Dean Rees-Evans


Landmark Sessions of the Three Principles School in 2014

Three Principles Class, November 2014

Three Principles Class, November 2014

November 2014 Class Photo

Just a note to say a special thank you to all of the wonderful people who attended the November, 2014, session of the Three Principles School here on Salt Spring Island, as well as those who came to the spring session. Both sessions for the 2014 year were landmark events in our shared efforts to keep the essence of Sydney Banks’ vision for the world alive and expanding.

When Mr. Banks experienced his powerful insight in 1973, he was gifted with a profound vision of the spiritual nature of life, and in turn, a completely new and foundational understanding of the human psychological experience. From that moment on, until his passing in 2009, he dedicated his life to relieving human suffering. He shared his knowledge freely with any and all who sought peace and understanding in their lives. He did so by speaking in a very direct, straightforward and simple manner about the precious Principles he had uncovered. He often said, “Don’t listen to my words, listen for a feeling,” then spoke “soul to soul” with people in a way that awakened their own wisdom. Thousands were impacted; changed forever by what they came to see within themselves. The nature and depth of the change in those who heard has sent powerful ripples of hope throughout a world in need.

The Three Principles School was founded, at Syd’s urging, to help share the essence or true nature of the Principles “as discovered and taught by Sydney Banks” in as direct and simple a manner as possible; with deep regard for the power of a beautiful feeling, and inherent respect for the spiritual fact that everyone already has the truth and wisdom they seek within them. In doing our best to honor those ideals, we have been given a beautiful gift in return. Those who have come have done so because they are continuing to live in a nicer and nicer feeling of life and want to deepen their understanding of the Principles and their own true nature. As such, people arrive, even at the “meet and greet” with the excitement of discovery, an openness to the unknown and a genuine desire to experience the feeling that is evoked when we look in that spiritual direction together. With this as a starting place, with this kind of openness and permission, you have made the school what it is. Thank you so, so much.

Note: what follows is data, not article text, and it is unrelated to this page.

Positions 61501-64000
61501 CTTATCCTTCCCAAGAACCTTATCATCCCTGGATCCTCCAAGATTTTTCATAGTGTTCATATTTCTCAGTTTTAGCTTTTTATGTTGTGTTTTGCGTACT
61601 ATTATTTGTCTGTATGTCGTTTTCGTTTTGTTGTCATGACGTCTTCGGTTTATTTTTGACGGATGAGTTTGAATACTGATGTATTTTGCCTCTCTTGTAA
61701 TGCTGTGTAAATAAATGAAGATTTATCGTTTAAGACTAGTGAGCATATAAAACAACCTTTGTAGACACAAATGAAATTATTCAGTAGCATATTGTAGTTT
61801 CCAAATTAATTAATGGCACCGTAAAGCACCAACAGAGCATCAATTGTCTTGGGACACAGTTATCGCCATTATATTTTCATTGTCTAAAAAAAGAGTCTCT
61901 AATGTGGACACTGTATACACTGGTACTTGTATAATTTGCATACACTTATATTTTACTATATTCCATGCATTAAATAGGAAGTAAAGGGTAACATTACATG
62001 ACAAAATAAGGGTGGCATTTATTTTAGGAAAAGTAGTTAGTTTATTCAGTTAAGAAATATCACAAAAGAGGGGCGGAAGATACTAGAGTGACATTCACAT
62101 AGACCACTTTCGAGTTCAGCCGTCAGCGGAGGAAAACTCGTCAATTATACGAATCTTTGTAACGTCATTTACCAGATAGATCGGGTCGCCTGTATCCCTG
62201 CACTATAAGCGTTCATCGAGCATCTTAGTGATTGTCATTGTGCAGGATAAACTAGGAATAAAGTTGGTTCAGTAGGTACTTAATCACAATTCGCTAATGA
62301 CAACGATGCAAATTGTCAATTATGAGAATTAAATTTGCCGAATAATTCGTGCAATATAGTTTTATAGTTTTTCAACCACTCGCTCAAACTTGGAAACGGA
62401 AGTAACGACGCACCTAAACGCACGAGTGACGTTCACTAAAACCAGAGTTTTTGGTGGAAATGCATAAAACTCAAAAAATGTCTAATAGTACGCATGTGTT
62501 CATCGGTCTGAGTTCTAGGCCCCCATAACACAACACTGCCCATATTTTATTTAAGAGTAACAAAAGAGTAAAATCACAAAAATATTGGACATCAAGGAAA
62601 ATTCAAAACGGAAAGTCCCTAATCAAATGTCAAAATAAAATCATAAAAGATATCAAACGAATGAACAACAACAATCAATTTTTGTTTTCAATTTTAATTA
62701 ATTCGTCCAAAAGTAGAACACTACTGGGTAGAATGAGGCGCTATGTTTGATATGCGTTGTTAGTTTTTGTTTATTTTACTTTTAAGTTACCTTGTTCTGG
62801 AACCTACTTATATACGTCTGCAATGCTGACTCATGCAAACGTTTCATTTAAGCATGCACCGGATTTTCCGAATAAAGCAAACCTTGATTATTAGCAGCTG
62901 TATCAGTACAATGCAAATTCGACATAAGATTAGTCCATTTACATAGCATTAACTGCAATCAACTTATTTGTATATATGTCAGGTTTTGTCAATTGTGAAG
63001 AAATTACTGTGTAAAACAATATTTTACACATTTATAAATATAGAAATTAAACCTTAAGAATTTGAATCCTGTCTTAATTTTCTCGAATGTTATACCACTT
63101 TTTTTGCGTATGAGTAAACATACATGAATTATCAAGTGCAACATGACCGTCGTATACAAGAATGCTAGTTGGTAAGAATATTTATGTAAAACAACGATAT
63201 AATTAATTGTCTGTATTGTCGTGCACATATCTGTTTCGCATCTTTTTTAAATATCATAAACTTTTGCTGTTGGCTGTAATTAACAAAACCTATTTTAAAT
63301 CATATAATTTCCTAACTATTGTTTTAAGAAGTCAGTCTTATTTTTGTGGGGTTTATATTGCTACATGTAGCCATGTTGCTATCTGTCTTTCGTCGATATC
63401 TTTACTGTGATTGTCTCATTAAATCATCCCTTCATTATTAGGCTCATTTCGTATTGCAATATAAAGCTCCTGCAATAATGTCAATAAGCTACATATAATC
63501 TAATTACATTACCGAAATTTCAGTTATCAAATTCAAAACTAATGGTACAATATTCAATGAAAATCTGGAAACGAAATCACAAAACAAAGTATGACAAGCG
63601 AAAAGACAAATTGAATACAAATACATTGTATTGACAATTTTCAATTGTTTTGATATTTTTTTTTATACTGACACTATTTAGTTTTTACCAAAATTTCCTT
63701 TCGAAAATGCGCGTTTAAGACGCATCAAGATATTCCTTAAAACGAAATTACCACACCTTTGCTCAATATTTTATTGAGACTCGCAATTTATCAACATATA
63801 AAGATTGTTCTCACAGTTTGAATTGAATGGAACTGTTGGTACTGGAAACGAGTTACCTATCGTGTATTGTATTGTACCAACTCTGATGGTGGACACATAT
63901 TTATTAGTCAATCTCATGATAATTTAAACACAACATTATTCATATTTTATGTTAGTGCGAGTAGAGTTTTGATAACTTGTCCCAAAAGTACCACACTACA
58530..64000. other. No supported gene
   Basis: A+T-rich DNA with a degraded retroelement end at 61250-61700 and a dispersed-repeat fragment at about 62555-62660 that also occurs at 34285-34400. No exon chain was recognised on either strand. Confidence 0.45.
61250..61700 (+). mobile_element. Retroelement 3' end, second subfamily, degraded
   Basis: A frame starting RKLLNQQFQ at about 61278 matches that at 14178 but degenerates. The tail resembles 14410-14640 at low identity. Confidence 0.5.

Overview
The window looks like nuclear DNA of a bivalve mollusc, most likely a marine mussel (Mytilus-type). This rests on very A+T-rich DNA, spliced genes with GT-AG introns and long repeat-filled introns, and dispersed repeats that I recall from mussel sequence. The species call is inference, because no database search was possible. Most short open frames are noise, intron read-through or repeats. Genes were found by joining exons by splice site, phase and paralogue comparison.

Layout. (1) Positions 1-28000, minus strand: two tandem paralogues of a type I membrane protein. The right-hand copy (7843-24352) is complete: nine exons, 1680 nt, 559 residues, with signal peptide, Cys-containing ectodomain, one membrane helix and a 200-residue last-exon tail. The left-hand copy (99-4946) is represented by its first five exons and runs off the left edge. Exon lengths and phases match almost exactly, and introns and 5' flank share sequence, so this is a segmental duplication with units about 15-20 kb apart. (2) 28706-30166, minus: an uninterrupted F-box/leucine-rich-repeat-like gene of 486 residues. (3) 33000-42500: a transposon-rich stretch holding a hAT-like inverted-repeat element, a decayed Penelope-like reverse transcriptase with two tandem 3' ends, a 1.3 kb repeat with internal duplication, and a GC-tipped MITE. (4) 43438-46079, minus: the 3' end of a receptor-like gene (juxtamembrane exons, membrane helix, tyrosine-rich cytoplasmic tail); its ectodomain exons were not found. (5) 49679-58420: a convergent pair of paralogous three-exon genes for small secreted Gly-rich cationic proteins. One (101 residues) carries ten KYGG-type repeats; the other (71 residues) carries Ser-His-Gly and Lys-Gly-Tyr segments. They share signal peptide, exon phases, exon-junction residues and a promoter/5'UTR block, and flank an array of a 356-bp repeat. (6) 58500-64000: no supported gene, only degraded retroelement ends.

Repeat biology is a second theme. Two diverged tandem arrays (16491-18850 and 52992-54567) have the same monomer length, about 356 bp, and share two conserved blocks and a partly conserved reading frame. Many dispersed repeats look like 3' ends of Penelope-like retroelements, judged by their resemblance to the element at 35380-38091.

A key element of Syd’s vision was that the Principles he had uncovered were the missing link to a new understanding of the human psychological experience. He foresaw what we are witnessing today: the emergence of a new psychology, grounded in immutable Principles, thereby becoming a true science. At both 2014 sessions, we were privileged to have eminently qualified guest speakers from the fields of psychiatry and psychology; courageous pioneers in the development and application of this new science.

In June, Dr. George Pransky, a psychologist, and his wife Linda, a therapist, shared their own story of discovery and deep personal change after encountering Sydney Banks in the nineteen seventies. That change led them to a whole new understanding of how to help their clients find mental health and peace of mind and, in turn, how to guide other professionals to this new understanding, a mission they whole heartedly embrace to this day. Dr. Pransky went on to place Mr. Banks’ discoveries in the historical context of a complete paradigm shift for the field; one which elevated it from a vast collection of derivative theories, to a true, principle-based science poised to bring mental health to millions.

In November, Dr. Bill Pettit, a psychiatrist with a multitude of board certifications, and his wife, Dr. Linda Pettit, a distinguished therapist and teacher, shared many beautiful stories of the changes and powerful recoveries they’ve seen over and over again in their practices through the years. Once again these preeminent professionals traced the genesis of their understanding back to the personal experiences they had, as a result of listening to a simple working man share the Principles and understanding he had uncovered. Dr. Bill Pettit stated that he was so amazed in the early days by the profound changes he saw in clients, he began to see that there was “hope for a cure;” but now, after years of seeing such powerful results in his work and the work of countless others, he states without hesitation, “There is a cure.”

Portions of these landmark talks are available on this site for you to experience for yourself, with more to follow. Once again, a heartfelt thank you to Bill and Linda Pettit and George and Linda Pransky for their invaluable contributions to the Three Principles School, and for shining a light on Syd’s vision for the fields of psychiatry and psychology, and the power the Three Principles have to serve humanity.